I invite you to rest in the phrase, “We would like to see Jesus.” This request is not just a pious inquiry but a deep longing to be free of the sin, self-centeredness, and darkness of our own journey. To set our eyes on the Beloved, to search diligently for the face of the Christ, is to find for our own lives the mercy, hope and satisfaction we all long for on this side of the grave.

The gospel then challenges us to explore how to search for Jesus. We must learn from a grain of wheat. If we let go our burdens, our securities and surrender to God, we shall learn to live in great abundance. Jesus’ love is not skimpy or shallow. It is not for a precious few or timid about who can receive such compassion. We are the ones who lose sight of our desires to discover a life worth living, to discover a hope that is well beyond our own imagining. In these Lenten days, our sight is on the person of Christ. When shall you see Jesus?

We shall see Jesus…

…when we finally have the courage to speak from our hearts in prayer.

…when we learn we cannot control life or satisfy our own needs.

…when we quiet our inner life and offer our heartache to him.

…when we die like a grain of wheat and believe we shall grow in love.

…when Lent becomes an inner search for integrity and peace

…when we live His pattern of dying to self and rising in Him.

…when we admit our failures and entrust our life to God.

…when hope is not a theory but also a lived prayer in our daily lives. …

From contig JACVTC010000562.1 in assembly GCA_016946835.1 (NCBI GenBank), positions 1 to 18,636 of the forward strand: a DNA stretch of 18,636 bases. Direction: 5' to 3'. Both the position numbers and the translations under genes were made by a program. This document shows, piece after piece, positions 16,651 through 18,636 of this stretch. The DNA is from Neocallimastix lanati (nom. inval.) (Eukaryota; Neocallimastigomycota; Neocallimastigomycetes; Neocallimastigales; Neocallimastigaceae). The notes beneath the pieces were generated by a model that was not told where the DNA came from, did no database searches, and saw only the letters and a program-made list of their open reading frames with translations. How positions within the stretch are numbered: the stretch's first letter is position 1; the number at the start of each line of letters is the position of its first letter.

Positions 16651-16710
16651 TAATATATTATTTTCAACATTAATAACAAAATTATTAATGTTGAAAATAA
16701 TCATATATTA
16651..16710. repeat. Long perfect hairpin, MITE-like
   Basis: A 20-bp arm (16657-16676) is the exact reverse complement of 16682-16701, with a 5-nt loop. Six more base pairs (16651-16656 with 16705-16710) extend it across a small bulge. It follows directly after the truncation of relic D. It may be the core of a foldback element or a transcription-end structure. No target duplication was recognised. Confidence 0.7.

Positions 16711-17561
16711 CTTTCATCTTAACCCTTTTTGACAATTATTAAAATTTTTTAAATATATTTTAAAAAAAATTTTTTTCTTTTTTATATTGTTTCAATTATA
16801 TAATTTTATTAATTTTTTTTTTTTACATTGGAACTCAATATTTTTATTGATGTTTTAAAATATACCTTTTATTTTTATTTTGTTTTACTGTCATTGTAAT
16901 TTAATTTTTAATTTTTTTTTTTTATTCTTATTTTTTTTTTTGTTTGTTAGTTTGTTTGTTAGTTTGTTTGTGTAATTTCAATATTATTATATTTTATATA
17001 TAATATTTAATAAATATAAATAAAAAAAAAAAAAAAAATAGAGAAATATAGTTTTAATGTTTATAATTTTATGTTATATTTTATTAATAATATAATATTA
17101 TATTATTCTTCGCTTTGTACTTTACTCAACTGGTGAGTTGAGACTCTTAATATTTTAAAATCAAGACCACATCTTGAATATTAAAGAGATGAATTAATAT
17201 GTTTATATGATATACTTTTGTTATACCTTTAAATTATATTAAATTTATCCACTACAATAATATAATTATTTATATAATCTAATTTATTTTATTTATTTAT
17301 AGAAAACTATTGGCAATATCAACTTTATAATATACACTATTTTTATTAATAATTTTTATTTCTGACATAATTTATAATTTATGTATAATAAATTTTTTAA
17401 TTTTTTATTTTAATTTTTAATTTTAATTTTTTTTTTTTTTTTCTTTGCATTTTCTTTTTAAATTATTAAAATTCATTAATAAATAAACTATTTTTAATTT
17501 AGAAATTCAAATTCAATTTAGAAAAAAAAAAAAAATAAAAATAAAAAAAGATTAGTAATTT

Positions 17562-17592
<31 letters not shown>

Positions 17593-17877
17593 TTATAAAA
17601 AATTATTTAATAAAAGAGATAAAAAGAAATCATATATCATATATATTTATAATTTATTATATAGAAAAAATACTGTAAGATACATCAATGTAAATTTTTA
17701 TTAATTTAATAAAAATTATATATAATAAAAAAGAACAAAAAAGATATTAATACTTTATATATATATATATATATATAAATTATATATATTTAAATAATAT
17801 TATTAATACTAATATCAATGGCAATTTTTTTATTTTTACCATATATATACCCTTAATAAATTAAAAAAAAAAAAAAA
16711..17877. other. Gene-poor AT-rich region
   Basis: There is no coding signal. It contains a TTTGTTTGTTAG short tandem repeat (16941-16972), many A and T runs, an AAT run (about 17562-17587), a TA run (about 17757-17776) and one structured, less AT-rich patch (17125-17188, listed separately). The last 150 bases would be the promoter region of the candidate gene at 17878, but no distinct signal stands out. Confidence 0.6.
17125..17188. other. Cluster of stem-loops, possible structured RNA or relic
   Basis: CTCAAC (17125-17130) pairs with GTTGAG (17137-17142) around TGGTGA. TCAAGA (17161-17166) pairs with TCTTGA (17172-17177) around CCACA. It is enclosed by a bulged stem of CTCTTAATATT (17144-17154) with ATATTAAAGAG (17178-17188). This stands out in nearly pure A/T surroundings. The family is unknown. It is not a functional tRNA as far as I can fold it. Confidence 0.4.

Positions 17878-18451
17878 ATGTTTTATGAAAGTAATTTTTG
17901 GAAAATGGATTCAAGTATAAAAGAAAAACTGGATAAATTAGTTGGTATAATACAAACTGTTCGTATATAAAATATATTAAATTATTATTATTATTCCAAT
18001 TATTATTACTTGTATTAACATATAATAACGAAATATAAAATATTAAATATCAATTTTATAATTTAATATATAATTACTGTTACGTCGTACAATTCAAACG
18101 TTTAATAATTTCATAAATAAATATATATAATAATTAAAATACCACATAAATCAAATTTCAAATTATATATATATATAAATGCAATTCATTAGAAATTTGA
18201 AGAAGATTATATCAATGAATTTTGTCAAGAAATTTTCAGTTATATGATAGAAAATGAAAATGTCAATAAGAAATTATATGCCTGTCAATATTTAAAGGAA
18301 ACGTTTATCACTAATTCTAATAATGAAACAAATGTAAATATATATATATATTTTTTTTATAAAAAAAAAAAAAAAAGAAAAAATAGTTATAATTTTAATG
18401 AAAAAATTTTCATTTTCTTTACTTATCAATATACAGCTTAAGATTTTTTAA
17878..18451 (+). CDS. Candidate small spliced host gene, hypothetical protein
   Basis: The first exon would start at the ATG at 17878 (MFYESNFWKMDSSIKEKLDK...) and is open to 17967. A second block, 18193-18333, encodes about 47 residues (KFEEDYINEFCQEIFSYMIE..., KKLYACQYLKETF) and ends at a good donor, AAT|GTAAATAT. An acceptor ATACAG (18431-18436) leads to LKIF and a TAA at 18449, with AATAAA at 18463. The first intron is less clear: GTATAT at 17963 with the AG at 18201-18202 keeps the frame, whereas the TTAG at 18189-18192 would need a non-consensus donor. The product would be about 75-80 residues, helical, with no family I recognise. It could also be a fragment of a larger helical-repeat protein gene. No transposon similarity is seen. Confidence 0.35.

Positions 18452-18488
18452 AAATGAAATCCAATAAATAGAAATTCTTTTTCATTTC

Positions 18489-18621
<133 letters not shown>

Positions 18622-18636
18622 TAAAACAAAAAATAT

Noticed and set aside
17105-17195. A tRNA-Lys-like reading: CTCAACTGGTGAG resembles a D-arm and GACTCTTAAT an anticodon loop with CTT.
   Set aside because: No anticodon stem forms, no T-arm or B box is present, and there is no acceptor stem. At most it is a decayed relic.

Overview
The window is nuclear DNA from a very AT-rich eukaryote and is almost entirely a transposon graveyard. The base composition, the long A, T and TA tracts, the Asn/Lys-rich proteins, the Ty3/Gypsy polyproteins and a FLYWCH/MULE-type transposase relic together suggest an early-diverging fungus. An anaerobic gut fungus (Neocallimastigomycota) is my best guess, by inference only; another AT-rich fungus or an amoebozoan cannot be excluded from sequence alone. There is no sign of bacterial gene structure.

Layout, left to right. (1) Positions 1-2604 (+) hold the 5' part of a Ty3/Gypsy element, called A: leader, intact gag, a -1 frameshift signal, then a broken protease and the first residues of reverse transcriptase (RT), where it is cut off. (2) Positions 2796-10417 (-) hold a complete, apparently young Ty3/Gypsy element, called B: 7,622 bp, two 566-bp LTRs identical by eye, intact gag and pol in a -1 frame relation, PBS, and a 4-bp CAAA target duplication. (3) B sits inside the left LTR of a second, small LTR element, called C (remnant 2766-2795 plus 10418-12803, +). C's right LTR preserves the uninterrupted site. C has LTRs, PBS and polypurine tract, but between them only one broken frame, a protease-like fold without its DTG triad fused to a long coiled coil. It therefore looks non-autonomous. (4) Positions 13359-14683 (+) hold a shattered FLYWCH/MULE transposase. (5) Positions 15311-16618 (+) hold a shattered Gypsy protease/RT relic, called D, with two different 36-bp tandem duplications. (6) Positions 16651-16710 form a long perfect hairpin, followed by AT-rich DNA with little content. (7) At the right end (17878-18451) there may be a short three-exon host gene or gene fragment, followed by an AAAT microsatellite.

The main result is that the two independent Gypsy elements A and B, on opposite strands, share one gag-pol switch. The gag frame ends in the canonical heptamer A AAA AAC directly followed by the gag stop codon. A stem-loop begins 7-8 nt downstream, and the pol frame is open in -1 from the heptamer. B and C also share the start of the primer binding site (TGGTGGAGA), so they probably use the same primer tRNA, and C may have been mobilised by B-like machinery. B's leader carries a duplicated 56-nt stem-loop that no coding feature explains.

…when we have the courage to listen and not just utter formulas for prayer.

…when we reach out into the suffering of other people.

…when our hearts are broken open because of the misery of others. …

…when we come to the conclusion that we are all one in Christ.

…when we worship in community and not just pray for our own lives.

…when we die to our selfishness and learn to grow in unity and compassion.

…when tenderness replaces hatred.

…when the beauty of life draws us into the Divine.

…when His courage within us compels us to live our truth. …

…when we encounter the face of the stranger, the refugee and the child in faith.

Peace in this Lenten journey,

Fr. Ron

Retreat Week: A poem and pictures from Holy Cross House

I preached a Lenten retreat at Holy Cross House last week. Three of my former pastors now live in our health care facility. Here are pictures of two of them, Fr. Bill and Fr. Clem. Also, below is a poem from my experiences last week. 


Fr. Bill Neidhart, CSC and I served at Saint Francis Xavier Parish in Burbank, California




Fr. LeRoy Clementich, CSC and I served at Sacred Heart Church (Tri-Community) in 1984.


Retreat Week

 A tiny American tree sparrow outside my window

Perched in a thick shrub